This too shall pass

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"This too shall pass" (Persian: این نیز بگذرد, romanizedīn nīz bogzarad) is an adage about impermanence of Persian origin. It reflects the temporary nature, or ephemerality, of the human condition — that neither the negative nor the positive moments in life ever indefinitely last. The general sentiment of the adage is found in wisdom literature throughout history and across cultures, but the specific phrase seems to have originated in the writings of the medieval Persian Sufi poets.

It is known in the Western world primarily due to a 19th-century retelling of a Persian fable by the English poet Edward FitzGerald:[1]


The Sultan asked Solomon for a Signet motto, that
should hold good for Adversity or Prosperity. Solomon
gave him,


It was also notably employed in a speech by Abraham Lincoln before he became the sixteenth President of the United States.[2]


An early English citation of "this too shall pass" appears in 1848:

When an Eastern sage was desired by his sultan to inscribe on a ring the sentiment which, amidst the perpetual change of human affairs, was most descriptive of their real tendency, he engraved on it the words: — "And this, too, shall pass away." It is impossible to imagine a thought more truly and universally applicable to human affairs than that expressed in these memorable words, or more descriptive of that perpetual oscillation from good to evil, and from evil to good, which from the beginning of the world has been the invariable characteristic of the annals of man, and so evidently flows from the strange mixture of noble and generous with base and selfish inclinations, which is constantly found in the children of Adam.[3]

It was also used in 1852, in a retelling of the fable entitled "Solomon's Seal" by the English poet Edward FitzGerald.[4][5] In it, a sultan requests of King Solomon a sentence that would always be true in good times or bad; Solomon responds, "This too will pass away".[6] On September 30, 1859, Abraham Lincoln recounted a similar story:

It is said an Eastern monarch once charged his wise men to invent him a sentence, to be ever in view, and which should be true and appropriate in all times and situations. They presented him the words: "And this, too, shall pass away." How much it expresses! How chastening in the hour of pride! How consoling in the depths of affliction![7][8]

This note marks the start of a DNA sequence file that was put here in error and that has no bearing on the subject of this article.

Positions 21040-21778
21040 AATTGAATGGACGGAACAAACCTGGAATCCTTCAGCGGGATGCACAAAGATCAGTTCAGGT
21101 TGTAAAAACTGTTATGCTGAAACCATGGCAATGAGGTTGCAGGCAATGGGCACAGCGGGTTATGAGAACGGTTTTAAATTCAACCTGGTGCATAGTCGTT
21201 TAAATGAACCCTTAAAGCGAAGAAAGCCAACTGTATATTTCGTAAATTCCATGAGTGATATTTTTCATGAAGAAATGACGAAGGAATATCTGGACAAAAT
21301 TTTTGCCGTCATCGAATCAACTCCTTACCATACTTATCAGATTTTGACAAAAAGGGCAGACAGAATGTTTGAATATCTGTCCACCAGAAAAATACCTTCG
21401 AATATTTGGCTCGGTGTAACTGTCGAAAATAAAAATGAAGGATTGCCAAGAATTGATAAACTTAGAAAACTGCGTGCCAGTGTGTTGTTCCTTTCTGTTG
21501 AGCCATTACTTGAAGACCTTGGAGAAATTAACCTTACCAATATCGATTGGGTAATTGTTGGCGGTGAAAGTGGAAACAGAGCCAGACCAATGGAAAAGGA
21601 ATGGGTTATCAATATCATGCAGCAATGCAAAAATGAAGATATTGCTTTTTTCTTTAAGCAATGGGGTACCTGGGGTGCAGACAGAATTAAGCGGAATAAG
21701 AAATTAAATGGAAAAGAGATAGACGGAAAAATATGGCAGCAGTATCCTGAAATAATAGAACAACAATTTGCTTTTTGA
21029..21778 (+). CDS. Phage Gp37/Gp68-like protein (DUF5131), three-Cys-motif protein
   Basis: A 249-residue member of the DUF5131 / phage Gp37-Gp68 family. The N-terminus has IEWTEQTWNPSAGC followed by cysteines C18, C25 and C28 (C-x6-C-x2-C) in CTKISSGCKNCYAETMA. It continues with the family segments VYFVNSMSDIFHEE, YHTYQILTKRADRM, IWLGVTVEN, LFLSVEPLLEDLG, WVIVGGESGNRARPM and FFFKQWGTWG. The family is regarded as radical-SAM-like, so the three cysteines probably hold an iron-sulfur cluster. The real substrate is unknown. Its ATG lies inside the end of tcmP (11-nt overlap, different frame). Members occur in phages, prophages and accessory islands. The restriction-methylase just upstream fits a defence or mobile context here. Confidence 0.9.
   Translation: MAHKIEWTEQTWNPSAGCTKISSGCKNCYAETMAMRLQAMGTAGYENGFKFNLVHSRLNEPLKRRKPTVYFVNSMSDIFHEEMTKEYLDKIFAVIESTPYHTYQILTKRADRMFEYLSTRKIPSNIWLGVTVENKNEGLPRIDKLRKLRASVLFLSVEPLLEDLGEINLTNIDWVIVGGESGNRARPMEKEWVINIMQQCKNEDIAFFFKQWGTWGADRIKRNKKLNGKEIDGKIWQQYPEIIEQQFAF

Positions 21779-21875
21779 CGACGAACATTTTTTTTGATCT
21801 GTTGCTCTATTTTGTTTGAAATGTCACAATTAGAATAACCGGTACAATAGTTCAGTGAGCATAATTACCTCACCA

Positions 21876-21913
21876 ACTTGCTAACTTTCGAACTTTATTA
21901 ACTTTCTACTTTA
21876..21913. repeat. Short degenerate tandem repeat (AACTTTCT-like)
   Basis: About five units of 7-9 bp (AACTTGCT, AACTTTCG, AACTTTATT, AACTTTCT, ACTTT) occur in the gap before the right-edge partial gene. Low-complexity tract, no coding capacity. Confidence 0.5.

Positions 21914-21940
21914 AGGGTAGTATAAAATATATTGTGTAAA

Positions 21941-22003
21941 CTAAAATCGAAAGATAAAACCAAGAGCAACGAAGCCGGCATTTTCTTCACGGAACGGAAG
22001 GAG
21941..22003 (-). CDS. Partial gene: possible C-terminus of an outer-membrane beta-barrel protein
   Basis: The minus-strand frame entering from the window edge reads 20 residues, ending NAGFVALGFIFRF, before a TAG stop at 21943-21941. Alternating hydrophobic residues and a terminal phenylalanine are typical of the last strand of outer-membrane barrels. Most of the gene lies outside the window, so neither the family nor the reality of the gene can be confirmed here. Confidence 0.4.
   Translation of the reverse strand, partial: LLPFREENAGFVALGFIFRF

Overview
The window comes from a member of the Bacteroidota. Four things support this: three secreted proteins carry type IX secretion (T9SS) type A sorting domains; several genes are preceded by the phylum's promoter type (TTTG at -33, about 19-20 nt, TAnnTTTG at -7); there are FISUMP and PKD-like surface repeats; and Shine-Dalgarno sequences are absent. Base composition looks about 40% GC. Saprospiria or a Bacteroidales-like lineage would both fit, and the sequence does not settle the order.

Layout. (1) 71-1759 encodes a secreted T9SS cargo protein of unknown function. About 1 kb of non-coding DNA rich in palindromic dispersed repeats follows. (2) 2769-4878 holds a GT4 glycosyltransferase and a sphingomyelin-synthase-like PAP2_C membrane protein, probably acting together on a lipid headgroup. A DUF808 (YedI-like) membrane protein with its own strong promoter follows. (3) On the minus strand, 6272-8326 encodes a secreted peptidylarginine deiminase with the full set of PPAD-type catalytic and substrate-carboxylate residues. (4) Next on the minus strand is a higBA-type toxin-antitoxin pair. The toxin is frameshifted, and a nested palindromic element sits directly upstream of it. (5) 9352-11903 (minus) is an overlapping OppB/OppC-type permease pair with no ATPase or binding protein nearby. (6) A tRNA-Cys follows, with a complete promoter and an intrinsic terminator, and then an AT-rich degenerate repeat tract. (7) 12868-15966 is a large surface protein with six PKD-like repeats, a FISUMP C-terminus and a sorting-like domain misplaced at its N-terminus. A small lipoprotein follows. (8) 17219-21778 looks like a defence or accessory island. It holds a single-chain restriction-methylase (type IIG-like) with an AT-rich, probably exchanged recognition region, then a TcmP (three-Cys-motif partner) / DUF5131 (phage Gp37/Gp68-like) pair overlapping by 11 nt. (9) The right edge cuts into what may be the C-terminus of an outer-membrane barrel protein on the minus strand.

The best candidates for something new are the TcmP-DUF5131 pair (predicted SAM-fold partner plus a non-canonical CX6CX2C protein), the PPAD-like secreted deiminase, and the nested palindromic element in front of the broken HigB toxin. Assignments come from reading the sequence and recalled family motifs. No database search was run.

Origin of the fable[edit]

The fable retold by FitzGerald can be traced to the first half of the 19th century, appearing in American papers by at least as early as 1839.[6] It usually involved a nameless "Eastern monarch". Its origin has been traced to the works of Persian Sufi poets, such as Rumi, Sanai and Attar of Nishapur.[6] Attar records the fable of a powerful king who asks assembled wise men to create a ring that will make him happy when he is sad. After deliberation the sages hand him a simple ring with the Persian words "This too shall pass" etched on it, which has the desired effect.[6]

This story also appears in Jewish folklore.[9] Many versions of the story have been recorded by the Israel Folklore Archive at the University of Haifa.[10] Jewish folklore often casts Solomon as either the king humbled by the adage, or as the one who delivers it to another.

In some versions the phrase is simplified even further, appearing as an acronym, only the Hebrew letters gimel, zayin, and yodh, which begin the words "Gam zeh ya'avor" (Hebrew: גַּם זֶה יַעֲבֹ‏ר, gam zeh yaavor), "this too shall pass."

See also[edit]


  1. ^ "Works of Edward FitzGerald". Polonius: A Collection of Wise Saws and Modern Instances. Houghton, Mifflin & Co. 1887. p. 433.
  2. ^ Springfield, Mailing Address: 413 S. 8th Street; Us, IL 62701 Phone: 217 492-4241 Contact. "Lincoln on America's Future - Lincoln Home National Historic Site (U.S. National Park Service)". Retrieved 2023-11-14.{{cite web}}: CS1 maint: numeric names: authors list (link)
  3. ^ "The Revolutions in Europe", Blackwood's Edinburgh Magazine, May, 1848, p. 638
  4. ^ in Polonius: A Collection of Wise Saws and Modern Instances
  5. ^ Works of Edward Fitzgerald (PDF). Translated by Omar Khayyam. Forgotten Books. 2016.
  6. ^ a b c d Keyes, Ralph (2006). The quote Verifier: Who Said What, Where, and When. Macmillan. pp. 159–160. ISBN 0-312-34004-4.
  7. ^ "Address before the Wisconsin State Agricultural Society". Abraham Lincoln Online. Milwaukee, Wisconsin. September 30, 1859.
  8. ^ "The Advantages of "Thorough Cultivation", and the Fallacies of the "Mud-sill" Theory of Labor's Subjection to Capital" . Life and Works of Abraham Lincoln. Vol. 5. 1907. p. 293.
  9. ^ Leiman, Shnayer Z. (Spring 2008). "Judith Ish-Kishor: This Too Shall Pass". Tradition: A Journal of Orthodox Jewish Thought. 41 (1): 71–77. JSTOR 23263507.
  10. ^ Taylor, Archer (1968). "This Too Will Pass". In Harkort, Fritz; Peeters, Karel Constant; Wildhaber, Robert (eds.). Volksüberlieferung: Festschrift für Kurt Ranke. Göttingen: Otto Schwartz. pp. 345–350.